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Batemans and Thwaites win top awards as Hawkshead sends Kiwi beer Down Under

Added: Friday, August 22nd 2014

Jackie and Stuart Bateman

Batemans, the Lincolnshire-based family brewer run by Jaclyn and Stuart Bateman (pictured), has enjoyed a string of successes with key industry awards with its new beers, including the International Beer Challenge 2014 and the Beer Bottlers Institute competition, with Black Pepper Ale standing out as a top medal winner. 
The summer highlight for Batemans is its victory in the Beer Bottlers Institute competition, where the brewer received gold for B Bock in the category for ales between 6.0% and 7.4% ABV, as well as silver for Black Pepper Ale in the packaging round. 
Continuing this streak of success, in this year’s International Beer Challenge, Batemans achieved a silver award in the tasting round for the Orange Barley beer from the Bohemian Brews range, as well as bronze medals for B Bock and Black Pepper Ale. Black Pepper Ale got a bronze recognition in the design and packaging category. 
As the icing on the cake, Batemans has also been named as a finalist in the Indie Beer Can Awards with its Orange Barley beer. The winners will be announced at the Indie Beer Can festival in September. 
Managing director Stuart Bateman, says: “We’re absolutely thrilled with the success of our latest beers, which were launched as part of our 140th Anniversary celebrations. They demonstrate the appetite the public and industry have for beers which offer something slightly different and experiment with more unusual flavours. 
“Black Pepper Ale has proved particularly successful, which we think is due in part to the drinking experience it provides – the beer comes with a small sachet of ground black peppercorns, which are swirled into the beer and sprinkled on top. This creates a real sense of theatre and truly brings out the beer’s flavour.”
 
About Batemans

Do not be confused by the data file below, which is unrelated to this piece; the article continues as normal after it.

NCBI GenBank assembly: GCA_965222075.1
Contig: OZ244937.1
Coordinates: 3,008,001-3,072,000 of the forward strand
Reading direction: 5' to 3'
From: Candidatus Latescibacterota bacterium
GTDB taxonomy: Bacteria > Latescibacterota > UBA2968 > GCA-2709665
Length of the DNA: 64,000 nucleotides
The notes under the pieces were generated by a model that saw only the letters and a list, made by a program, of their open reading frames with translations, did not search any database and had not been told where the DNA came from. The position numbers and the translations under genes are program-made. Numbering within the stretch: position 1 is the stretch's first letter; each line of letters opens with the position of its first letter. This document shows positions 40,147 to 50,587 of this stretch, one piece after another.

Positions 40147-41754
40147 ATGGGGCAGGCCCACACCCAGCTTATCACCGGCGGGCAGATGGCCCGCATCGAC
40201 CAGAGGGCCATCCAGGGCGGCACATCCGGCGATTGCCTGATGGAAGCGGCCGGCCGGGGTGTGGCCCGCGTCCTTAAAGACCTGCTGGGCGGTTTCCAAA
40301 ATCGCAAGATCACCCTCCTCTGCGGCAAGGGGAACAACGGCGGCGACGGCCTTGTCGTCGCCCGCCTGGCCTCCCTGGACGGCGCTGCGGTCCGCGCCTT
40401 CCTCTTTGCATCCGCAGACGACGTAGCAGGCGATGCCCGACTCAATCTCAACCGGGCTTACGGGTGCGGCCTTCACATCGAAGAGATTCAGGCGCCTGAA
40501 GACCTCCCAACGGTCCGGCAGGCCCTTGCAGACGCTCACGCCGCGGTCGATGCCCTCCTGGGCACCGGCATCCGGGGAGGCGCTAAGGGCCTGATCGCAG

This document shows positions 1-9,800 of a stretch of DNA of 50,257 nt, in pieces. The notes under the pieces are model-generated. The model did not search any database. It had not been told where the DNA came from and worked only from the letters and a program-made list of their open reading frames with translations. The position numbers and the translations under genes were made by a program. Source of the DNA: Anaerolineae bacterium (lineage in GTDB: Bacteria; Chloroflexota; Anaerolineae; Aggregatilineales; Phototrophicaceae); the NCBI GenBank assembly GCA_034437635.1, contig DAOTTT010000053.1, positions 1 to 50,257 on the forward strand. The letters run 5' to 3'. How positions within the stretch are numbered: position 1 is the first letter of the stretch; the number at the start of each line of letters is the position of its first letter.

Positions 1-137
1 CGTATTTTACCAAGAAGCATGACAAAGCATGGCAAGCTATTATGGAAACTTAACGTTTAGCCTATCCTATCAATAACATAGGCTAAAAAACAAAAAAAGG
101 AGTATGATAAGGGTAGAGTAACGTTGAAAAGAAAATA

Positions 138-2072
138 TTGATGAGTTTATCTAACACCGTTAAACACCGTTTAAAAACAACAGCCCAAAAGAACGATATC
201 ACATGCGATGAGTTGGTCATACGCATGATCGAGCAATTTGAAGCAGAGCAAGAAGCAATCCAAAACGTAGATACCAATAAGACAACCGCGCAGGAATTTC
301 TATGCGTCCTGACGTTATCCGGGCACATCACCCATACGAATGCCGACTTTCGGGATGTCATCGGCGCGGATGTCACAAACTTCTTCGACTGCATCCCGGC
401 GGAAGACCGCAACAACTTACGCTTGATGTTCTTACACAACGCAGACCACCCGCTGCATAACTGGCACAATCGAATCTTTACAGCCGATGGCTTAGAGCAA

Batemans is a family brewer based in Lincolnshire. It has brewed beer in Wainfleet since 1874, and has nearly 70 pubs in its estate, predominately based in Lincolnshire, Derbyshire Dales and Norfolk. Batemans brews five permanent cask beers, as well as a range of seasonal and speciality beers. It offers a wide selection of bottled beers, which are available to buy online and in supermarkets across Britain.

Lancashire based Thwaites of Blackburn has scooped five awards at the International Beer Challenge. The medal hauls includes four silver and one bronze. The brewery’s American-style IPA 13 Guns was awarded silver in the taste category and also bronze in the trade category for design and packaging.

The wins come after 13 Guns was announced as a finalist in the Indie Beer Fest in July. The 3.9% Nutty Black, the craft beer Crafty Dan and the English brown ale Big Ben also picked up awards.

Marketing manager Lee Williams said: “The International Beer Challenge has been rewarding excellent beers for almost 20 years so we’re thrilled to have received recognition for ales right across our portfolio. 13 Guns continues to go from strength to strength and is quickly becoming one of the most talked about craft beers in the industry.”

Hawkshead NZPA

Hawkshead Brewery, known for brewing big flavoured beers with New Zealand hops, has sent its NZPA – New Zealand Pale Ale, made in Cumbria -- back to New Zealand for the locals to taste, test and hopefully approve, at a prestigious beer festival, Down Under. 

It’s a big risk for Hawkshead’s head brewer, Matt Clarke, who is a New Zealander. “ I am very bervous about this," he says. "If NZPA arrives on the other side of the world in anything less than a perfect state, I'll not live it down."

In an attempt to spare Kiwi Matt getting a hard time from his home town, Wanganui, on North Island, the NZ importers, Beertique, agreed to send the draught beers by plane. The bottled beers are following, at a more leisurely pace, by sea.

The flying kegs of NZPA and another prize-winning Hawkshead beer, Cumbrian Five Hop, were checked on to an Air New Zealand flight. They are headed for the 21st birthday celebration of the renowned Wellington bar, The Malthouse, part of the annual NZ beer festival, Beervana.  Matt anxiously awaits a quality report from Kiwi drinkers.

New Zealand hops – varieties such Motueka, Riwaka and Nelson Sauvin -- are among the most aromatic, flavoursome and expensive in the world. They are highly sought after and in short supply.

They came to beer lovers’ notice relatively recently, when a few craft breweries, largely in the UK and USA, started experimenting with them. 

Hawkshead sending the finished product back to New Zealand isn’t so much “coals to Newcastle” as brewers’ hands across the world. Spurred on by the internet and social media, craft brewing is spreading fast globally, even in previously lager stricken New Zealand. Until recently the New Zealand brewing industry did not appreciate what it had got – disease free, hugely flavoured hops.

“I'm keen on Matt developing this brewing relationship with his home country," says Hawskead owner Alex Brodie. "As New Zealand hops catch on and supplies get short, it helps ensure we get the hops we need."